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Restaurant Review

Tastes of tongue, intestine, and ear prove city has Imperial fare to fawn for

Photo: Photos by Sarah Maspero, License: N/A

Photos by Sarah Maspero

Crispy pork intestine with red chilies and Sichuan peppercorns.

Photo: , License: N/A

Sautéed duck tongue with jalapeño from Sichuan Chinese.

Sliced pig’s ear in hot chili oil? Bring it on. Duck tongues showered in jalapeños? Can’t get enough. Crispy pork intestine with dried pepper? Where have you been all my life?

Chinese cuisine is one of the world’s greats, right up there with French. But you wouldn’t know that from the selection in San Antonio. Chinese cuisine is perhaps the world’s most varied, but not here. Chinese cuisine is simply not hip. And this is true not only in San Antonio but around the country, where it has been replaced in the affections of many by the more exciting-seeming Thai, Vietnamese, even Korean. Sichuan Cuisine holds out the hope that there’s life in the old Kung Pao yet.

Well, maybe not Kung Pao. It could be the staple dish is a marvel at Sichuan, a sprawling and somewhat featureless restaurant, but we were as intensely focused as kids under a Christmas tree on dishes we had never seen before — or hadn’t encountered in years. A dish as simple as dan-dan noodle, one of many Sichuan Snacks, seems like a revelation with its lustrous noodles in a savory sauce containing ground pork, chili oil, and spinach … though not the peanuts sometimes added. Chengdu-style steamed dumplings, their silken wrappers containing individual nuggets of pork, arrived in a bowl whose contents gave up aromas of five-spice powder and chilies when stirred. “All good foods are found in Chengdu,” goes an old Chinese saying, and we were beginning to believe it already.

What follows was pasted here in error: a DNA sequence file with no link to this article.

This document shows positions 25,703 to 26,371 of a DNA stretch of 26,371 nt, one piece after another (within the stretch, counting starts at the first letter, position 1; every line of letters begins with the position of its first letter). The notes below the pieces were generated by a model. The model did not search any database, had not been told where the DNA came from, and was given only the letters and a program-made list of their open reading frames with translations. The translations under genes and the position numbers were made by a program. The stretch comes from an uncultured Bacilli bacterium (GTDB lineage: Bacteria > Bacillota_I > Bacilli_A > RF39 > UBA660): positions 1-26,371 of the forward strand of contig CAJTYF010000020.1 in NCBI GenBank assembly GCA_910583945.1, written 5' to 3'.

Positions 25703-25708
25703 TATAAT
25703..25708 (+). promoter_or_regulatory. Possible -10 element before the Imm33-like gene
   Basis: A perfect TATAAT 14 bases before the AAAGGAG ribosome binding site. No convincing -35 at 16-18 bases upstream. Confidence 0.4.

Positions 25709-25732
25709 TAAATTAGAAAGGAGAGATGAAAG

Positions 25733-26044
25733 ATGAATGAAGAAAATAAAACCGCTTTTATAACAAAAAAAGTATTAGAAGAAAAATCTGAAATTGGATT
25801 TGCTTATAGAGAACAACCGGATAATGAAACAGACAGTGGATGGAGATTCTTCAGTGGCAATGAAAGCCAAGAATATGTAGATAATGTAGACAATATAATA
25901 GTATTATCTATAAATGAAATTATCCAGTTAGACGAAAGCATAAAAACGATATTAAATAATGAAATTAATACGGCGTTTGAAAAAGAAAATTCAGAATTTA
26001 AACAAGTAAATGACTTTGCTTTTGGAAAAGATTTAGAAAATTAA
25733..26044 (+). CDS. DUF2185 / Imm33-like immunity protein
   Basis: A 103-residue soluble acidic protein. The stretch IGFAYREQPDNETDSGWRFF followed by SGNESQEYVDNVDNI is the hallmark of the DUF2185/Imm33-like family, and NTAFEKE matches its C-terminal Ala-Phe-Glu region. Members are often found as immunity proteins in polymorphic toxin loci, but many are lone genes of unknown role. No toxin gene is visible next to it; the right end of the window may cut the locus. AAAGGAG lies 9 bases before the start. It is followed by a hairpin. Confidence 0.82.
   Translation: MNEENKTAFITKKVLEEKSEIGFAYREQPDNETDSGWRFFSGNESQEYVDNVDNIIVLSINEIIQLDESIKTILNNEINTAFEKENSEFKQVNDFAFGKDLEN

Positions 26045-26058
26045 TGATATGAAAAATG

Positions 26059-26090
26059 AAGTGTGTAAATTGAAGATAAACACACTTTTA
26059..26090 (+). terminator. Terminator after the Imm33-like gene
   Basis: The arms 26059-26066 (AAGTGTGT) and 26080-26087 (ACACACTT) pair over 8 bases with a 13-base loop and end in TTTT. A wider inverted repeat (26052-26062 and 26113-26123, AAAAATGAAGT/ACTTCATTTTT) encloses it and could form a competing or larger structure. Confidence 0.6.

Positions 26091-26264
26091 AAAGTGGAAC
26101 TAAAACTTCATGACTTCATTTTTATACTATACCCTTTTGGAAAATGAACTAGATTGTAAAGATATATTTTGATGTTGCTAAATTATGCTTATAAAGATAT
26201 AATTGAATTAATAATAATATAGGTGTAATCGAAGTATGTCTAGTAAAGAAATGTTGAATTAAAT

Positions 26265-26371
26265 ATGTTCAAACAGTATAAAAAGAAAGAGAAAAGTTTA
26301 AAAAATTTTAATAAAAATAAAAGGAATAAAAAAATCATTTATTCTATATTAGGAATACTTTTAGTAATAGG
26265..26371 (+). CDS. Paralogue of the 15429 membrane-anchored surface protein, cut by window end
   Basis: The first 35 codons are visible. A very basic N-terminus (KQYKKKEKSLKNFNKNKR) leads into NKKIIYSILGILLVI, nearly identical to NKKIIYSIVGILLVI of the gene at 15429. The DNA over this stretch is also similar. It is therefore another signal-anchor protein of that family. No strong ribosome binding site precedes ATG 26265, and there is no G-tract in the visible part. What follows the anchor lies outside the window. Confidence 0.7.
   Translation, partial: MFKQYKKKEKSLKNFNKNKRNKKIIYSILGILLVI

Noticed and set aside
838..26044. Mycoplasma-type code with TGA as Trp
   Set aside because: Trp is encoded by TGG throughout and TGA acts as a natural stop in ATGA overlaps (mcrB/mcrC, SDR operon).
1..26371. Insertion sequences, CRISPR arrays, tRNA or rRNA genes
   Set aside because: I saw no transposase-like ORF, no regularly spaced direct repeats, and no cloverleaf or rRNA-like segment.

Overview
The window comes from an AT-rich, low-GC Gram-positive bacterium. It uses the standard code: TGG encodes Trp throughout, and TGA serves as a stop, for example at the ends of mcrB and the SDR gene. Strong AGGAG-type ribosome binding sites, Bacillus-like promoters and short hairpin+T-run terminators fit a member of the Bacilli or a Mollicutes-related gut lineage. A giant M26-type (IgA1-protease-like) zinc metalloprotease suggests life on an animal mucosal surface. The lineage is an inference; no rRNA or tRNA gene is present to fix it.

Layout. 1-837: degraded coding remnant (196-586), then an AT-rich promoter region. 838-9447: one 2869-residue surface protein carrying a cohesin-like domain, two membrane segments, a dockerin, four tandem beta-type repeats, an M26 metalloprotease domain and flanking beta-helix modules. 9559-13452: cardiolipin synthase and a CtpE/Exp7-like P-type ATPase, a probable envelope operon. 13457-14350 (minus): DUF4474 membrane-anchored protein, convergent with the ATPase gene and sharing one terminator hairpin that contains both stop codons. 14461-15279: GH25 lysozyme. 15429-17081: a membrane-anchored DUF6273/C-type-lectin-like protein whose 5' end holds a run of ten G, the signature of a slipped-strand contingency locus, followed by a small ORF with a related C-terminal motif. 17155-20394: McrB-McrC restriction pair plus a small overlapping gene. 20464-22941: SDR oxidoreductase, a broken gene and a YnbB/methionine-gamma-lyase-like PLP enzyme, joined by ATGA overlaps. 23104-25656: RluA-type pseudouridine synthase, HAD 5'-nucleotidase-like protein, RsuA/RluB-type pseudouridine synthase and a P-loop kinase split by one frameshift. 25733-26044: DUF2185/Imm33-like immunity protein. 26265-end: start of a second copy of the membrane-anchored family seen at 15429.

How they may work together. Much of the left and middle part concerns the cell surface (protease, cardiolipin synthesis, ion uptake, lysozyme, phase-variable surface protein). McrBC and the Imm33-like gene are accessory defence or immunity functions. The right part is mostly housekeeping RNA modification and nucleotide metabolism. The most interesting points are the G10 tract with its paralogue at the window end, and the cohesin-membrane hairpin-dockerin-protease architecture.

Perfumy Sichuan pickle, with cabbage, radish, and crunchy celery bathed in a chili-vinegar oil, was a hit on another occasion. But in terms of merit-badge accumulation, the clear appetizer winner was the sliced pig’s ear, also in a spicy chili oil. The mound of rosy shreds did little to betray its origins, and the flavor was elusive, but this is a dish as much about texture as taste.

Taking it easy on the first visit (with the exception of the pig’s ears) we ordered a very simple but deeply satisfying plate of tea-smoked duck. Good and meaty and infused with just enough tannic smoke, the duck is an exercise in the rewards of minimalism. More in your face, and conjuring Mongol hordes thundering across a plain, was the stir-fried lamb with spicy sauce and cumin sautéed until nearly dry and served over shredded lettuce that effectively cooled the toasty spices and generous salt. Sautéed until blistered and served with ground pork, the green beans that might have been a standout at any other restaurant seemed merely marvelous.

Emboldened by suggestions from one of the Chinese waiters, we returned to do battle with duck tongues served with a staggering quantity of sliced, but remarkably tame, jalapeños. And, yes, there is some strategy required; ducks don’t have the same pliant muscle we do. Chewing, followed by discreet ejection of the cartilage running the length of the appendage, worked. So did using projecting pieces of cartilage as a handle, then stripping off the slightly fatty meat between our teeth. But there were tons of tongues. Take your pick.

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